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Why Do Singaporeans Love Saying “Do Stuff” When Talking About Sex?

(Source: ricemedia.co)

As it turns out, no one I ask has any clue. Just a few days ago, I stopped a friend mid-conversation when she said, “We matched on Tinder and did stuff, but that’s about it.” After some prying, she reveals that by “stuff” she meant oral sex.

“Why didn’t you just say that then?” I asked.

This pattern repeats itself among friends and acquaintances whom I prompt to elaborate on the “stuff” they did. Most of them hesitate—occasionally blushing—and fumble for the right words before reluctantly diving into specifics. It’s not shame exactly that they exhibit, but a kind of profound and unexplainable discomfort with using words referring to either genitalia or specific sexual acts.

“I just don’t really know how to talk about this stuff,” many of them concede.

Some may not see this as a big deal. But whether or not we realise it, language shapes our ability and willingness to understand things that should otherwise be a perfectly normal part of our daily lives.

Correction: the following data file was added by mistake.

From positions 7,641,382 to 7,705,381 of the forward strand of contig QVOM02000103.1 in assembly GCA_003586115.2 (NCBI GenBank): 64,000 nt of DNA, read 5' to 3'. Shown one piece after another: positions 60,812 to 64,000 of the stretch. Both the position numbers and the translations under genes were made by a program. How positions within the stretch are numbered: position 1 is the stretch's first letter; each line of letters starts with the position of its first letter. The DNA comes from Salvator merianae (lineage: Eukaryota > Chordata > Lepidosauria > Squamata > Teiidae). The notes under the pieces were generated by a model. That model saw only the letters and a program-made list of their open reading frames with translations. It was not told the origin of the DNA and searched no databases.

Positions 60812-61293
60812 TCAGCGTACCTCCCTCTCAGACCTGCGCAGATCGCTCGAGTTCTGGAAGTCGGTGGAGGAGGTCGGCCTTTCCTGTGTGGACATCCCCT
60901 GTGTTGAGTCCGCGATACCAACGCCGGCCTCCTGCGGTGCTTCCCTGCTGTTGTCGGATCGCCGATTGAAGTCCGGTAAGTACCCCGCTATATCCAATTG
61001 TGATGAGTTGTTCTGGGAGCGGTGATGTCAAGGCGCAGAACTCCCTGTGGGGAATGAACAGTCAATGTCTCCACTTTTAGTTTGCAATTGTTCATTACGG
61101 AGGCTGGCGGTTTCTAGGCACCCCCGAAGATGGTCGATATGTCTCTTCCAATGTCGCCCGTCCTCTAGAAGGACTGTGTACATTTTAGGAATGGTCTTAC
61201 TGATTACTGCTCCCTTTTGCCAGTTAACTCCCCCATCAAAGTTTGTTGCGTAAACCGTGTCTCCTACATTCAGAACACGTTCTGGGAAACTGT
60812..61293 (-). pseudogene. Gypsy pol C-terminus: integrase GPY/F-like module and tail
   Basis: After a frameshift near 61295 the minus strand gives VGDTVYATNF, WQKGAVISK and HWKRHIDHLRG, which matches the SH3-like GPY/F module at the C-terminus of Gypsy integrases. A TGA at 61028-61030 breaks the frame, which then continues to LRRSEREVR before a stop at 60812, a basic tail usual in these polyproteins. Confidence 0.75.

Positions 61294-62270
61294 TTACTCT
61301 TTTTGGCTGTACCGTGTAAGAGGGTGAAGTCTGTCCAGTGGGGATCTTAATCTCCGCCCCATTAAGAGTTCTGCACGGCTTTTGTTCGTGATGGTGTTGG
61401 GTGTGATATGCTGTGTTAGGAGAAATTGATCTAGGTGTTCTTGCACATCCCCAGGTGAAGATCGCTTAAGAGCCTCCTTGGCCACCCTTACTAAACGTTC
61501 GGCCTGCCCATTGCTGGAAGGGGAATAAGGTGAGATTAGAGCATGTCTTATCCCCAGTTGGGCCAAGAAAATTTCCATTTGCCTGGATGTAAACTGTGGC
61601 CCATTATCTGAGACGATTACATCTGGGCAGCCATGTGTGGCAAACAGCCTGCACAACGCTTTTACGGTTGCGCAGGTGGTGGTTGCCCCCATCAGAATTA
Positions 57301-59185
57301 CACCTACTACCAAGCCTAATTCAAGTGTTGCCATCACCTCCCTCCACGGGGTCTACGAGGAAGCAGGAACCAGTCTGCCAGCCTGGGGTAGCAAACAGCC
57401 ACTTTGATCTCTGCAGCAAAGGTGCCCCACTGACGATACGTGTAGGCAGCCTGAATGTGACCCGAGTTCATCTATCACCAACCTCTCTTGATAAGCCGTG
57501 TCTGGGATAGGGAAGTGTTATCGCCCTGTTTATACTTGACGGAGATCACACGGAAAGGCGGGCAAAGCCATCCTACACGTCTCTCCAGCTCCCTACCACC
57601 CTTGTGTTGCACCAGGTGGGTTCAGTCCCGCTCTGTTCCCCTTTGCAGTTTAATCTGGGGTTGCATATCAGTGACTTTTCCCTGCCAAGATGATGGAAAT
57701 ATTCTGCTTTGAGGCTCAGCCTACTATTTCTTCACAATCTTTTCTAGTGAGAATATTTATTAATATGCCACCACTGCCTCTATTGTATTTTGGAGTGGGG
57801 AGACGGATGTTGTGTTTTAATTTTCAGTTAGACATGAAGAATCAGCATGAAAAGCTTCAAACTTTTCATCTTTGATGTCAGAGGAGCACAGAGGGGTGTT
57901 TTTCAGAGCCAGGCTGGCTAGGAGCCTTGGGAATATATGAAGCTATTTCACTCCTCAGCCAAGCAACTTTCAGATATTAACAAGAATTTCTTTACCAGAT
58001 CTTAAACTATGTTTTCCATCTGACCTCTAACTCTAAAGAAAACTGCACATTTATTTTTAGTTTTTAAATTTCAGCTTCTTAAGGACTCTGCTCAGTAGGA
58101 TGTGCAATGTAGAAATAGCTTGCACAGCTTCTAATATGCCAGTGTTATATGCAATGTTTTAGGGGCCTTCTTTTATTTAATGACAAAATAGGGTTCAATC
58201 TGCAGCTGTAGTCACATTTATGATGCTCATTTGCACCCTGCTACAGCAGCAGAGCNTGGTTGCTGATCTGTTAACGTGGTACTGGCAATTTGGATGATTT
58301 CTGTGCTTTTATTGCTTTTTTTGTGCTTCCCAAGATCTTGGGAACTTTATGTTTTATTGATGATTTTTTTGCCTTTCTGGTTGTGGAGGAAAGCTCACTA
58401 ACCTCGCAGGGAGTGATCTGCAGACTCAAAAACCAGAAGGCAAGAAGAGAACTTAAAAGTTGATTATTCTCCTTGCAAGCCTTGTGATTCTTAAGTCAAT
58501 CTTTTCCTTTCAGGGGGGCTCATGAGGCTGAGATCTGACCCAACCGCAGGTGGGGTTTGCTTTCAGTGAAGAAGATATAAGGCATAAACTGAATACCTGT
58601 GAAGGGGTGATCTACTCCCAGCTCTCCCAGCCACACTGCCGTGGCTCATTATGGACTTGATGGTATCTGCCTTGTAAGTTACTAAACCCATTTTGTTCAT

Erin Chen, a sex and relationship counsellor and sexual wellness advocate, shares that there’s a more practical consequence of not being able to use the language that suits the subject.

For instance, in the unfortunate circumstances where young children are victims of sexual assault, not knowing the right words to refer to their sexual organs can sometimes impede on the speediness adults with which can help—often because the pain “down there” is sometimes referred to as stomach aches when they are unable to articulate where the actual pain is.

Even for those who are not victims of sexual assault, the reluctance to discuss anything sexual in precise terms can have consequences.

Particularly in Singapore, where sex education leaves much to be desired, many couples end up not knowing how to ask for what they want in the bedroom. And when they do end up trying to have sexual intercourse, the anxiety of not knowing what to do or what to expect can result in extremely painful experiences.

One manifestation of this is vaginismus, also known as “Locked Vagina Syndrome”.

This is seen more frequently in Asian women, Erin tells me, which is really no surprise given the culture we’ve created around sex and sexuality.

All of the above results in a whole host of problems. Men feel inadequate when they are unable to please their partners, and women feel guilty for not being able to respond in the ways they’re expected to. Basically, misery on all sides.

More Info: ricemedia.co

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